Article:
This can be the most complicated and daunting part of the divorce. These are fundamental questions – where will I live, what is my income, how do we deal with the business/pension/trusts. Even after a short marriage the courts have wide powers to adjust your finances, and it is vital to deal with this carefully. We can help you answer:
• Can I stay in the family home?
• Will the house have to be sold?
• What will my income be?
• Am I entitled to a share of my spouse’s pension?
• Whether a family trust is protected from claims.
• How can a value be placed on the family business? Would the court think about forcing a sale of the business?
• What about our holiday home (or other assets overseas)?
• Do I have to pay maintenance? Can we have a “clean break” settlement?
• Is there a presumption of a 50/50 split?
• I work overseas – should I divorce in England or where I work?
• Can we delay dealing with things until the economy improves?
• We’ve reached an agreement between ourselves – is this enforceable?
• Can I ring fence the money I inherited?
• My partner might be made bankrupt – how will this affect the settlement?
We focus on helping you to achieve a sensible, workable settlement. We recognise the different needs of our clients – some may be financially astute whilst others may be vulnerable if their partner dealt with the family finances during the marriage. We can guide you towards the best possible route for resolving matters.
In particular all bbl’s family lawyers have experience of dealing with owner managed businesses, and high net worth/income families.
Our family lawyers won’t push you towards a particular settlement – we will give you clear advice and that will include suggestions about how you can resolve matters in an efficient, cost effective and respectful and dignified way. You remain in control.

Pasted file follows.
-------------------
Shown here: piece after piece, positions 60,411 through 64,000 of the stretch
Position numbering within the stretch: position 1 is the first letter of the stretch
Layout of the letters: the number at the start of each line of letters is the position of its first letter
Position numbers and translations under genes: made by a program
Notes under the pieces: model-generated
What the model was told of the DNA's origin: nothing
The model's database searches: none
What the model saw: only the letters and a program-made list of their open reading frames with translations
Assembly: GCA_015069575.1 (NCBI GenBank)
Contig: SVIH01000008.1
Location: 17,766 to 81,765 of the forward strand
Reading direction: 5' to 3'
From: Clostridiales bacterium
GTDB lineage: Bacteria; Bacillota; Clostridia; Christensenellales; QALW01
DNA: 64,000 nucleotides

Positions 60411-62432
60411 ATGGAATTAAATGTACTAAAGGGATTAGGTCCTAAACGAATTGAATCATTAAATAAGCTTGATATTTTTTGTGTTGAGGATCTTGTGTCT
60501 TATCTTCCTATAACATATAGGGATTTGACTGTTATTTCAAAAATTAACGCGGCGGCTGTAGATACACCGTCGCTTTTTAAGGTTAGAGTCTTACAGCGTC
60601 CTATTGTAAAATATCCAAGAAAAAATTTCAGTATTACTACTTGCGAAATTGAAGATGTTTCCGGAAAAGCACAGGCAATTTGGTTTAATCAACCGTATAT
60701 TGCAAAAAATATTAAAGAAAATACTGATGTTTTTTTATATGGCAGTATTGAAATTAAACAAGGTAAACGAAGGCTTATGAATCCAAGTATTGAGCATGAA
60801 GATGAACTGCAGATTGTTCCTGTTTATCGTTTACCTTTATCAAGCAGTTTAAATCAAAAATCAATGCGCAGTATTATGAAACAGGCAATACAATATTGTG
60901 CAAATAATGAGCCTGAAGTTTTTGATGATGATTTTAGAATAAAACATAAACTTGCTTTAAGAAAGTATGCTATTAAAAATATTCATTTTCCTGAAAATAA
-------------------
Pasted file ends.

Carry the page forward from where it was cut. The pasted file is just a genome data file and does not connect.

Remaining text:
There are many different ways these disputes can be resolved. These include:
• Sitting down with your spouse and reaching your own agreement, perhaps having taken advice from us “in the background”.
• Collaborative law.
• Through your lawyers.
• An application to court. We have experience of local courts as well as High Court and Court of Appeal cases.
For some people the structure offered by the court process, and the mechanism to obtain full and accurate financial information, means issuing a court application is essential.
Finding the right option, or options, for you can lead to a huge saving in costs, time and stress. Most importantly it can benefit the family going forward which is important if you have children. Our policy is to ensure that when we meet with clients we outline all the possible options available to achieve your aims.
When advising, we will outline the likely approach taken by the courts. The factors the court takes into account are listed in section 25 of the Matrimonial Cause Act 1973. Because the Act is over 40 years old, the courts interpretation of the provisions have changed over the years. This has allowed the law to keep up with changes in society. For this reason, case law can be as important as the Act itself, which means the law constantly evolves. The individual members of our firm are actively involved in the family law community which helps us keep apace with developments in the law.
The factors listed at section 25 are:
• The welfare of any children of the family.
• The income, earning capacity, property and resources of each person now and in the future.
• Financial needs, obligations and responsibilities of each person now and in the future.
• Standard of living enjoyed by the family.
• Age of each person and the duration of the marriage.
• Contribution made by each person to the welfare of the family, including looking after the home and bringing up children.
• In exceptional cases, the conduct of each person.
• Physical or mental disability of the parties or children.
• Any benefit lost because of the divorce or dissolution (such as loss of pension benefits).
There are various other court applications which can be made. These includes claims for interim maintenance, to prevent the sale of a house or the disposition of assets, and to force disclosure of financial information.